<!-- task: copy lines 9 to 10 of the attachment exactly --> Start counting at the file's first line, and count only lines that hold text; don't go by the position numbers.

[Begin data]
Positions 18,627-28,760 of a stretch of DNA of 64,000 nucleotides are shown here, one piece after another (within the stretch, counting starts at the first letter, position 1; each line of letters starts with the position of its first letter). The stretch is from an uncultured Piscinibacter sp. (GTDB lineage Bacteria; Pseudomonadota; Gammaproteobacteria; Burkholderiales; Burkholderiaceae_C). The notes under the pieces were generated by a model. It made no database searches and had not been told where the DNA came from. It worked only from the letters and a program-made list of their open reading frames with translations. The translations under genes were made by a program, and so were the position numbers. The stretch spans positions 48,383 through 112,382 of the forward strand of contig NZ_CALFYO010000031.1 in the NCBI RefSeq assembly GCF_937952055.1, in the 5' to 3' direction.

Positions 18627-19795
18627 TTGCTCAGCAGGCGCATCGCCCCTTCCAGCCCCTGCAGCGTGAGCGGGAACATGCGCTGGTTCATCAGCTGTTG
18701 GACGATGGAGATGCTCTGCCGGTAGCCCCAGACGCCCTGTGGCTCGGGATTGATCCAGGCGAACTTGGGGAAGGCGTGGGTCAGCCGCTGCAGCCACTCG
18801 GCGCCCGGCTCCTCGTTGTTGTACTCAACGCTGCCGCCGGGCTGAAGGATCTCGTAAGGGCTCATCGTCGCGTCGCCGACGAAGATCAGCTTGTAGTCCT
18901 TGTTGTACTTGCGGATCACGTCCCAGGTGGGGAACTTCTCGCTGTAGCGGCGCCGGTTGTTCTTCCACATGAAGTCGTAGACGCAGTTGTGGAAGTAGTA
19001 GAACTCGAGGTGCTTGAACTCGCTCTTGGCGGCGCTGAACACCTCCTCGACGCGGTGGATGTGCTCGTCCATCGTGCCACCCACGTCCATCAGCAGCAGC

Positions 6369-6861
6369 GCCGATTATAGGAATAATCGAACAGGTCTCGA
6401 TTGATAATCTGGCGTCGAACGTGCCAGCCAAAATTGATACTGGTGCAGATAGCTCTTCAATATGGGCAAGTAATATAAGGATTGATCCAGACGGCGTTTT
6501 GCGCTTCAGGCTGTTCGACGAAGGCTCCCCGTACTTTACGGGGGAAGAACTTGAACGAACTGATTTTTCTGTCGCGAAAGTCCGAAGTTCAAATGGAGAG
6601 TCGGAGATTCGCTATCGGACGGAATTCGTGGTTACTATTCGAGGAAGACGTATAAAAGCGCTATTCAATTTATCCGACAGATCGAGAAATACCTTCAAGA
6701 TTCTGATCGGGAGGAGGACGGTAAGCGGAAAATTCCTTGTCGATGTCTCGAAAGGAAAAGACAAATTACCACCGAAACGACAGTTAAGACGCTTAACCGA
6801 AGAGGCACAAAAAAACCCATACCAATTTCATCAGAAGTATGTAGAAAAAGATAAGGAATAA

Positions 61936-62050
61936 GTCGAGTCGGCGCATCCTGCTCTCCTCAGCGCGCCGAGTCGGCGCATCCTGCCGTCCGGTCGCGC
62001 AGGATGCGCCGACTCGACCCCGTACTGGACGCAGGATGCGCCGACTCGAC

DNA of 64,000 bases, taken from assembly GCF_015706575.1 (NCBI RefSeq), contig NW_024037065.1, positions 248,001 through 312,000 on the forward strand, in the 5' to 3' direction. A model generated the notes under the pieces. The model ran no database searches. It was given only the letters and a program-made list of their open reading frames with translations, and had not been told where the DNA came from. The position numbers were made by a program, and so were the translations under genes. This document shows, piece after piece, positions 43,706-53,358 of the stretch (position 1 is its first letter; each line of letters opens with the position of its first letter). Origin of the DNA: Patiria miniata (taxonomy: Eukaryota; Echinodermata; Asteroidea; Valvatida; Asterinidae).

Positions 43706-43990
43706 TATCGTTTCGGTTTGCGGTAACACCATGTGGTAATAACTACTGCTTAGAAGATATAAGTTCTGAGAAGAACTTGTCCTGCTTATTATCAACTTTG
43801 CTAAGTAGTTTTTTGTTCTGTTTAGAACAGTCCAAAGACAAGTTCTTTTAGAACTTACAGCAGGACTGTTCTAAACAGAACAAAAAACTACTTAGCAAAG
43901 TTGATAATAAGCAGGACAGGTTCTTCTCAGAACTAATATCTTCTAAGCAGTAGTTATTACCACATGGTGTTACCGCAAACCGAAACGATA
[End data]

6369 GCCGATTATAGGAATAATCGAACAGGTCTCGA
6401 TTGATAATCTGGCGTCGAACGTGCCAGCCAAAATTGATACTGGTGCAGATAGCTCTTCAATATGGGCAAGTAATATAAGGATTGATCCAGACGGCGTTTT